Question number 57 as a week base. Strong acid penetration problem where you are given eight different volumes during the Thai Trish in process and asked to calculate the pH at each of those eight volumes. To do this, we need to recognize that when we start with a weak base in solution, pH is determined using a K B week based calculation. Then, once the Thai tray shin begins and strong acid has been added, some of the strong acid will convert the week base into a weak acid, and we will have a buffer solution. So pre equivalents all pH calculations will be buffer solution calculations using the Henderson Hassle Baulch equation At the equivalence point, all of the week base will have become weak acid, and we will perform a K A or weak acid pH calculation. Then post equivalents. We will have excess strong acid, and we will determine the pH simply based upon the excess strong acid concentration or the excess hydro knee. Um, concentration. So let's get started. The first volume of strong acid added is zero mill leaders. If we have added 0 mL of strong acid, then all we have in solution is the weak base to carry out the pH of a weak base solution. We simply need to first solve for the hydroxide concentration the hydroxide concentration, as you recall for a week base is simply equal to the square root of K B 5.2 times 10 to the negative four multiplied by the concentration of the week base 40.1 Moeller, this is our hydroxide concentration. If we divide this into K W, we will get the hydro knee. Um, concentration. If we take the negative log of the hydro knee, um, concentration, we will get our ph of 11.86 Next, we have added 10 million liters of the strong acid to our weak base because we started with 20 mL at 200.1 Moeller of the week base and we're adding 0.1 molar hcl than we have a 20 million leader equivalents point. So if we are at 10 million, leaders were halfway to the equivalents point. And as you recall the pH at the equivalence point equals p. K. Pekka is simply k be divided into K w. This will give us our K a value. We take the negative log of that, we'll get our PK and will recognize that at half equivalents pH equals P K. If you didn't recognize this, you could still use the Henderson Hasselbach equation and you will get the same answer. PH will be equal to P. K. Plus the log of the moles of base. The moles of base will be equal to the moles of base we start with which is 20 mL or two leaders at 20.1 Mueller minus the moles of strong acid added which will be the 10 mill leaders, or 100.1 leaders multiplied by its morality of 0.1. This will be the moles of strong base left in solution after 10 mL. I'm sorry. Weak base left in solution after 10 mL of strong acid has been added. We divide that by the moles of weak acid formed. The moles of weak acid formed will be equal to the moles of a strong acid added which is our 10 mL one leaders at 10.1 Moeller. This also gives us our pH equal to Pekka at 10.72 The next calculation, see, is similar to the previous. We still have a buffer solution. We're still pre equivalents at 15 mL, where equivalence is 20 million liters. So we still used to Henderson Hassle Baulch equation P H is equal to P K, plus the log of moles of base, which will be the moles of weak base. We start with again 20 mL at 200.1 Moeller, minus the moles of strong acid added, which could be calculated by taking the volume of strong acid added 15 mL, or 150.15 leaders multiplied by the molar ity. We then divide that by the moles of weak acid formed, which will be equal to the moles of strong acid, added the same calculation as we did appear. This then gives us a pH of 10.24 Because we are adding strong acid, we should see an increase. I'm sorry, a decrease in Ph throughout these titrate Asian calculations, which we're currently seeing next. For Part D, we've added 19 million liters. We are still pre equivalents, so we are going to still use the Henderson Hassle Baulch equation because we still have a buffer solution. But this time, instead of the 15 mL added, we've added 19 million liters or 190.19 leaders at 0.1 Mueller. So we'll also change that down here in the denominator when we calculate the moles of weak acid formed. Other than that, the calculation is the same, and we get 9.44 as our pH still decreasing as we are expecting it to. For Part E, we are at 19.95 mL, so still pre equivalents still a buffer solution still using the Henderson Hasselbach equation. This time, however, we're using our 19.95 mL instead of the 19, or the 15 19.95 mL is 0.1995 leaders. This will be the decrease in the moles of weak base and the increase in the moles of weak acid, and we get a pH of 8.12 Now we're a 20 mL at 20 millimeters. All of the week base has been converted into weak acid. If all of the moles of weak base have now become molds weak acid, then we have a weak acid, or K. A calculation. To calculate pH. We need to know the hydro knee um concentration that is being produced from the weak acid. Ah, hydro knee. Um, concentration will be equal to the square root of the K a value which we don't have. But we do have the K B value. We can calculate the K a value by dividing the KB value into K W. So k b divided indicate W gives us k A. So the hydro knee, um, concentration is the square root of K A multiplied by the concentration of our weak acid. We started with 0.1 Moeller weak base. All the weak base has become weak acid, but we doubled the volume. So the concentration of the weak acid is half the concentration of the week base we started with because we doubled the volume. This will give us our hydro knee, um, concentration once we take the square root. Then if we take the negative log of this hydro knee, um, concentration, we will get our pH at 6.1, still decreasing, then going to part G. We are post equivalents. If we are post equivalents, we have excess strong acid because there's the strong acid. Is our tie trahant To calculate the pH, we simply need to figure out the excess strong acid concentration, which we can determine by first calculating the excess strong acid moles. These air the total moles of strong acid we have added at 25 mL or 2005 leaders 0.1 Moeller. We'll subtract off the moles of the strong acid that reacted, which will be equal to the moles of weak base. We started with 20 million liters 200.1 Moeller and then we divide by our new volume 20 million liters. Plus the 25 million liters is 45 million liters, or 450.4005 leaders. This then gives us our excess hydro knee, um, concentration. We take the negative log that to get our Ph 3.90 for the last one. It's the same calculation as we just did. But now we will be using 25 mL 0.25 leaders instead of 20.5 mL, or 0.2005 leaders and it and the new volume, of course, is going to be the 20 plus the 25 or the 250.5 total, and we get a pH of 1.95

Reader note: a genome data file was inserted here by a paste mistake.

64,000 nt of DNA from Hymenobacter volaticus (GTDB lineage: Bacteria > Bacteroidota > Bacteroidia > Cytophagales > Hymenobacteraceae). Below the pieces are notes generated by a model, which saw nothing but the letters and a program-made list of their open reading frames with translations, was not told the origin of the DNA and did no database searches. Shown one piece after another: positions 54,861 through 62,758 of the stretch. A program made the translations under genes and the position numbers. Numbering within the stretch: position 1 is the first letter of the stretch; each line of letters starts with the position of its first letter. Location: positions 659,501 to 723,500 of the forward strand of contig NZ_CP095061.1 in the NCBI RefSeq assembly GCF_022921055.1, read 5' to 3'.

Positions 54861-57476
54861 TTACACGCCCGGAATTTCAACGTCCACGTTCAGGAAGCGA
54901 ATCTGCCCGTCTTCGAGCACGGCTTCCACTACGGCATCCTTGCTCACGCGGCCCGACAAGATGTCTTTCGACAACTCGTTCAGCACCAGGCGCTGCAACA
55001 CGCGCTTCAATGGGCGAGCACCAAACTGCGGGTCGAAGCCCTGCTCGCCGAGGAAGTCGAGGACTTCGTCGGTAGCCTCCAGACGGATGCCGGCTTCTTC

My name is now. We will answer the question, calculated the H off solutions that result of flown each mix here. He didn't it to mind for this. Make sure using Henderson or I see so we will use the easier missile, which is hundreds soul hassle. The first, the mixture in the question. Hey, said 50 million off open toe 15 polarity formic acid with 75 milliliters off point. Once real clarity sodium for mate. So to answer these, make sure we ride. The Henderson has said Bella question, which is B H equals B ke a off the formic as it belongs. Log the concentration off solely in for me, divided by the concentration for me. Cast here is a concentration most TV's. A concentration off solution calculates a wiki A, which is negative logs a k a. Off the formic as it which he is 1.77 times. By then, they get to four. Here the concentration off sodium for me in a mixer. Initially, we use 75 many off concentration on 750.13 and the mixing was forming, which she essentially, it's a concentration is 0.1 fine times going toe 5 50 Millie. So most of them there it's a concentration in solution. His initial concentration times about initial volume divided by the total volume off Make sure which is 75 lost 50. Also it every consideration of its chief for me formic acid in the picture is its initial volume times one initial concentration dividing boys toe Tell Vanni so buy some statement. By these value, we can calculate the B H A directly, which is three point a six for the second. The mixture, which is a moaning and the union could dry. Here we use the B o edge. It's a beauty is equal B k B last low concentration off ammonia NH Queer eye in a make sure divided by the concentration off money and make he took a queen bee. Could be it will be negative law. The baby off ammonia, which is 1.8 times by 10 negative five And the concentration off ammonium chloride in solution is its initial concentration, which is oh goingto juan times by it's the initial phone you divided by the total volume in the total volume. Here is a volume off ammonium chloride last ammonium off money, which is 250 plus 100 doing t five. Also the concentration off ammonia. He's all goingto one. It's a concentration 125 and divided by the total volume 251 to find. Now we can calculate the B 00 H, which we found its equal. 5.6. Then we can calculate the be edge, which is 14 because we work on room temperature. Negative. The B 00 H was eats 5.86 When it's equal e point mine full. Thank you.